First of all we can assume that all registers in the pixel shader operate in 32-bit precision and output data is written into a 32-bit fp render target. The 32-bit (or single-precision) floating point format uses 1 sign, 8-bits of exponent, and 23 bits of mantissa following the IEEE 754 standard.

To maintain maximum precision during floating-point computations, most computations use normalized values. Keeping floating-point numbers normalized is beneficial because it maintains the maximum number of bits of precision in a computation. If several higher-order bits of the mantissa are all zero, the mantissa has that many fewer bits of precision available for computation. Therefore a floating-point computation will be more accurate if it involves only normalized values whose higher-order mantissa bit contains one.

The IEEE 754 32-bit floating-point format specifies special cases in case the bits in the exponent are all set to zeros or ones. If all exponent bits are set, then the number represents either =/- infinity or a NaN (not-a-number), depending on the mantissa value. If all exponent bits are zero, then the number is denormalized and automatically gets flushed to zero as specified in the Direct3D 10 single-precision floating-point specifications (see Nicolas Thibieroz, "Packing Arbitrary Bit Fields into 16-bit Floating-Point Render Targets in DirectX10", ShaderX7).

When packing bit values, those cases need to be avoided.

// Pack three positive normalized numbers between 0.0 and 1.0 into a 32-bit fp

// channel of a render target

float Pack3PNForFP32(float3 channel)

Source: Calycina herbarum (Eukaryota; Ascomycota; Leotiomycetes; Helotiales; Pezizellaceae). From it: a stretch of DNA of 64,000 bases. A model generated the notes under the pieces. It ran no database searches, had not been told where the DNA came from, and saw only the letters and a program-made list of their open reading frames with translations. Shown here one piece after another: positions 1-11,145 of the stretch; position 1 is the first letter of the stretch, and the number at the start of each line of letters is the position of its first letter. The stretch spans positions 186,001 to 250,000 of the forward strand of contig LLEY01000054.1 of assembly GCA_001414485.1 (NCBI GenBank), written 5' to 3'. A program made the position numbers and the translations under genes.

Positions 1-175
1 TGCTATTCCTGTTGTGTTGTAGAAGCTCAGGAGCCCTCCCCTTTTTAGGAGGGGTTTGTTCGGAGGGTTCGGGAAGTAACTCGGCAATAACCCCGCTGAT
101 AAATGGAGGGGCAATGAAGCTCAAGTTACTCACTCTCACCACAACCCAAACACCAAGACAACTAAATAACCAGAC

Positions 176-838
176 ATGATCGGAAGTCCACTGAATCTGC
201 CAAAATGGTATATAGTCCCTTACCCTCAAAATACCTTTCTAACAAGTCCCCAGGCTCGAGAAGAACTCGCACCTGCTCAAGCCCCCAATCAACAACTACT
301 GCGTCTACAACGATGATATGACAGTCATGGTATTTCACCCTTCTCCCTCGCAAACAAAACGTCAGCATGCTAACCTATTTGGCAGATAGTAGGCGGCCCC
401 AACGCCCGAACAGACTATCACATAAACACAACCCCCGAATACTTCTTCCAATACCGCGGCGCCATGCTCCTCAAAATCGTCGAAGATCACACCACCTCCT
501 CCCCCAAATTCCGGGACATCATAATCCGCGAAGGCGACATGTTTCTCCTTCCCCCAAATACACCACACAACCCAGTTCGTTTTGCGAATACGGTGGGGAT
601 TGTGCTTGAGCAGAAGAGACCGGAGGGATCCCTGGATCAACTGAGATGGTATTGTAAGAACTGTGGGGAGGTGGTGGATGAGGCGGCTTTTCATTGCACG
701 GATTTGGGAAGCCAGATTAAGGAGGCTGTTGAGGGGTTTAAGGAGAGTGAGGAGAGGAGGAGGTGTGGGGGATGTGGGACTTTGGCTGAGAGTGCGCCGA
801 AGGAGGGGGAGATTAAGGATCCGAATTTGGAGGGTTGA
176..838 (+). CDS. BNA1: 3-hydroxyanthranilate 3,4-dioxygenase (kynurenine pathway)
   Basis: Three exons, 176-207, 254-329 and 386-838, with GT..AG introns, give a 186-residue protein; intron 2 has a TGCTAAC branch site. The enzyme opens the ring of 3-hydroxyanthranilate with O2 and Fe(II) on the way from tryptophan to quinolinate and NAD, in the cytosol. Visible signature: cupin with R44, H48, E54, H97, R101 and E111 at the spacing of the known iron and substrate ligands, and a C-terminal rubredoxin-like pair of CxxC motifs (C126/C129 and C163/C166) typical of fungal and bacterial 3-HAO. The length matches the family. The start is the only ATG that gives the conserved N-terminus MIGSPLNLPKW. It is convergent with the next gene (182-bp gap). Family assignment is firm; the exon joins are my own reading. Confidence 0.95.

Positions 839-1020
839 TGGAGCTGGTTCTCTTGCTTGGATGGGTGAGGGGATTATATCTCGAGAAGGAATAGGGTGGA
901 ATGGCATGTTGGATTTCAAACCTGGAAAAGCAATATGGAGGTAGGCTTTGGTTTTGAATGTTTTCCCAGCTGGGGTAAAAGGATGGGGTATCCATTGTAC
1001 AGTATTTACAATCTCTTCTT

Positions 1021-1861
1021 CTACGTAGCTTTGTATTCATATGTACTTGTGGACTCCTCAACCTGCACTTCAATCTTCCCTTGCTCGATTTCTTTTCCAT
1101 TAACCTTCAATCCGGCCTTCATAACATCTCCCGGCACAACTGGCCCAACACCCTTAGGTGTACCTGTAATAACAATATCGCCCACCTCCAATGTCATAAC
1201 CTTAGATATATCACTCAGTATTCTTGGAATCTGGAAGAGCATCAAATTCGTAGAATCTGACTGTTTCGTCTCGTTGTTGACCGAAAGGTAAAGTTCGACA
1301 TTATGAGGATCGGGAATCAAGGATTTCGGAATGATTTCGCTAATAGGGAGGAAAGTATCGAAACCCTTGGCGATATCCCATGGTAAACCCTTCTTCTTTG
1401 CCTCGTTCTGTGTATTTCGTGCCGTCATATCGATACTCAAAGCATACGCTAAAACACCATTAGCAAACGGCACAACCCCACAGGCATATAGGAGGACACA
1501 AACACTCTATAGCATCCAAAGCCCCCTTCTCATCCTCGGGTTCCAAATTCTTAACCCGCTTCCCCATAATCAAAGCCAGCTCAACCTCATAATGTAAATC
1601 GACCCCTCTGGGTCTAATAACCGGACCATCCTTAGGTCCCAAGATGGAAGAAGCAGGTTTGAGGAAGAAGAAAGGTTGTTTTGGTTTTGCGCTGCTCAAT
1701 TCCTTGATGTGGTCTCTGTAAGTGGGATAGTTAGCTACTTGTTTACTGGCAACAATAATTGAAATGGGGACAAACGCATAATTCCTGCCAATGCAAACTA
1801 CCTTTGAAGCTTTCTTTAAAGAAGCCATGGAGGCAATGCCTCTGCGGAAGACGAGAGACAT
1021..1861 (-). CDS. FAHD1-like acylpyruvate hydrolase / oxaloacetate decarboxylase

{

// layout of a 32-bit fp register

// SEEEEEEEEMMMMMMMMMMMMMMMMMMMMMMM

// 1 sign bit; 8 bits for the exponent and 23 bits for the mantissa

uint uValue;

// pack x

uValue = ((uint)(channel.x * 65535.0 + 0.5)); // goes from bit 0 to 15

// pack y in EMMMMMMM

uValue |= ((uint)(channel.y * 255.0 + 0.5)) << 16

// pack z in SEEEEEEE

// the last E will never be 1b because the upper value is 254

// max value is 11111110 == 254

// this prevents the bits of the exponents to become all 1

// range is 1.. 254

// to prevent an exponent that is 0 we add 1.0

uValue |= ((uint)(channel.z * 253.0 + 1.5)) << 24

return asfloat(uValue);

}

// unpack three positive normalized values from a 32-bit float

float3 Unpack3PNFromFP32(float fFloatFromFP32)

{

float a, b, c, d;

uint uValue;

uint uInputFloat = asuint(fFloatFromFP32);

// unpack a

// mask out all the stuff above 16-bit with 0xFFFF

a = ((uInputFloat) & 0xFFFF) / 65535.0;

b = ((uInputFloat >> 16) & 0xFF) / 255.0;

// extract the 1..254 value range and subtract 1

// ending up with 0..253

c = (((uInputFloat >> 24) & 0xFF) - 1.0) / 253.0;

return float3(a, b, c);

}

## 6 comments:

How many bits do your original 3 values have to begin with?

From the looks of your algo, the X channel would be 16b, Y would be 8b, but Z is 8b too, but with limited range [0, 254].

Basically, to avoid denorms+NaNs, you could say you really only have 3*10b available in a 32b chunk, which could be preferable in some case.

And if you only need 3*8b, then they can all fit in the mantissa in a normalized number (just add 2^24 and you're pretty much done).

How do I pack r8g8b8a6 in f32?

well the first three channels are easy. You would need to make sure that the whole exponent doesn't go to 0 or 1.

One way to do this is always add 1 and subtract it later.

I would think a good strategy is to check if the exponent is zero and then set bit 30? I am sure someone has a better idea.

Another way of doing this from a post I did in 2005:

http://www.opengl.org/discussion_boards/ubbthreads.php?ubb=showflat&Number=265070

More for packing offline packing then unpacking in the shader in 3 float instructions.

I have used it personally for packing blend shape vertex streams.

Great article. Really interesting how you had to work around FP exponent special cases.

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